Phoenix: Seeking to end confusion over his aggressive, but recently muddled language on immigration, Donald Trump vowed on Wednesday to remove millions of people living in the country illegally if he becomes president, warning that failure to do so would jeopardise the "well-being of the American people".
But Trump didn't address what he would do about millions more who might remain under his approach — the major question that has frustrated past congressional attempts at remaking the nation's immigration laws.
Instead, Trump repeated the standard Republican talking point that only after securing the border can such a discussion begin to take place.
It was a retreat in the rhetoric for the billionaire from the GOP primaries, when he had vowed his "deportation force" would seek to remove all who didn't have permission to live and work in the country.
The Republican presidential candidate insisted than any of the estimated 11 million such immigrants who want to seek legal status or citizenship in the United States must return to their home countries in order to do so. And he outlined plans to create a special task force that would prioritise the deportation of criminals, people who have overstayed their visas and other immediate security threats.
"Our message to the world will be this: you cannot obtain legal status or become a citizen of the United States by illegally entering our country," he said in a speech in Phoenix, as he laid out a tough, 10-point plan to crack down on illegal immigration.
"Anyone who has entered the United States illegally is subject to deportation," Trump charged in the highly-anticipated speech, which took place hours after he met with Mexican President Enrique Pena Nieto.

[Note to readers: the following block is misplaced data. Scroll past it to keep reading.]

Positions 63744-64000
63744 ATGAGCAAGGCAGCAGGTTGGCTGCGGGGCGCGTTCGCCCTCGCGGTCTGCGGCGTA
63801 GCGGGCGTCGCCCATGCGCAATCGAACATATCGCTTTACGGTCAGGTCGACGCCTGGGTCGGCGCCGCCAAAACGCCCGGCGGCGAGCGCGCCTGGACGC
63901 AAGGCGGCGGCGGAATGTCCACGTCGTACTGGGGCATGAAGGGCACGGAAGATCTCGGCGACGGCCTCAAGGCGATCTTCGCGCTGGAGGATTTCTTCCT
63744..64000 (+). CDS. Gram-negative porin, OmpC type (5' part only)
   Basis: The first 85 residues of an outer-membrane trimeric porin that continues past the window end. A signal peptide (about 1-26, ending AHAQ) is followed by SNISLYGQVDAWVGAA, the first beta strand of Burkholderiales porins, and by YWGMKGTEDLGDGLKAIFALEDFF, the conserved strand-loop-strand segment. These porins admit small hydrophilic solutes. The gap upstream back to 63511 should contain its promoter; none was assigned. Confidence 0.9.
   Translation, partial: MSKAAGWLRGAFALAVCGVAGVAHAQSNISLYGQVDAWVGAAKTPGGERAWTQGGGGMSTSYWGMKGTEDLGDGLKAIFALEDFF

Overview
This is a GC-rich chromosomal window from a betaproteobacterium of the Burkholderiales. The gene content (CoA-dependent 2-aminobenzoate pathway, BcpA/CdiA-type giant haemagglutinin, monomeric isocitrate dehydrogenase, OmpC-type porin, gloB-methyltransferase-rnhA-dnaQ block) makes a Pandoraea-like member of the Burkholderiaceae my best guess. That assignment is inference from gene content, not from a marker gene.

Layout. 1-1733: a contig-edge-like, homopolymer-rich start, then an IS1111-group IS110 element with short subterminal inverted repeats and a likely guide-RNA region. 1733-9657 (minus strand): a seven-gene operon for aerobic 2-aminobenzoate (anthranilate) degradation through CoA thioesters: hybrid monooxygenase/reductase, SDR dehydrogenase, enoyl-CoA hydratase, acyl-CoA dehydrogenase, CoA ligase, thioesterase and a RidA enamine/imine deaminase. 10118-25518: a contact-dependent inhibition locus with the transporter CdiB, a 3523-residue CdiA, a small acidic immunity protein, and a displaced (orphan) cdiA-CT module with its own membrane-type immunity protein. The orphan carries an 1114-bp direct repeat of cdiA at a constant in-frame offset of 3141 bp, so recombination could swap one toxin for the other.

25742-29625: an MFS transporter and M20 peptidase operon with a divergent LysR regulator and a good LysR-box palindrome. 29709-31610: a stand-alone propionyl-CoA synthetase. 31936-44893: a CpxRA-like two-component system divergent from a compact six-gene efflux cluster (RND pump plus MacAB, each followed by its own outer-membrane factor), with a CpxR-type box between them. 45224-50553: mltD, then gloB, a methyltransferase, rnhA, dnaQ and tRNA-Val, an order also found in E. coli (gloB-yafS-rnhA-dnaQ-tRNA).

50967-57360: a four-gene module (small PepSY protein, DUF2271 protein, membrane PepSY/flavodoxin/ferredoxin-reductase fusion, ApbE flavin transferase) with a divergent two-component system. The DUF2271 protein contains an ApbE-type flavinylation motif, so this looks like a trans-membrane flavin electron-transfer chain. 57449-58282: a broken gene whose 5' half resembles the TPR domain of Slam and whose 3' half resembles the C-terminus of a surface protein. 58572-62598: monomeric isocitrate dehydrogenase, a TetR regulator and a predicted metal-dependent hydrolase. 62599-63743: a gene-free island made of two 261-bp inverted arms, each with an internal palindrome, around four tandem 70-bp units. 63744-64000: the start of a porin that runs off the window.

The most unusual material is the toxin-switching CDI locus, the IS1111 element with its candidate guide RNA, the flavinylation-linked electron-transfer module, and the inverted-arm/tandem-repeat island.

His immigration plan will not offer a path to legal status or citizenship: "There will be no amnesty."
Those here illegally have "one route and one route only: To return home and apply for reentry like anybody else".
Trump summed up a nearly hour-long talk without effectively changing his overall position, the crux of his campaign for more than a year.
He said that the United States welcomes immigrants but that "they have to come into our country legally and properly vetted and in a manner that serves the national interest".
Trump claimed that 13,000 people in the US illegally, who were ordered back to their home counties, remained in the US between 2008 and 2012, and committed more crimes, including killings, sexual assaults and "some of the most heinous crimes imaginable."
Donald Trump also continued to insist that Mexico will pay for the wall he wants to build along the length of the southern border. Trump said that Mexico will pay for the wall, "100 percent. They don't know it yet, but they're going to pay for" it.
The aggressive tone during his speech in Phoenix marked a shift from the New York billionaire's demeanor earlier in the day, when a much more measured Trump described Mexicans as "amazing people" as he appeared alongside Pena Nieto in Mexico's capital city. It was his first meeting with a head of state as his party's presidential nominee.
Shortly after the joint appearance, a dispute arose over the most contentious part of the billionaire's plans to secure the US southern border and fight illegal immigration — his insistence that Mexico must pay to build his promised wall.
Trump told reporters during the afternoon appearance that the two men didn't discuss who would pay for a cost of construction pegged in the billions. Silent at that moment, Pena Nieto later tweeted, "At the start of the conversation with Donald Trump I made it clear that Mexico will not pay for the wall."
With the meeting held behind closed doors, it was impossible to know who was telling the truth. But clash cast a cloud over Trump's first meeting with a foreign dignitary and threatened to overshadow the evening address.
With inputs from agencies
Updated Date: Oct 25, 2016 13:48 PM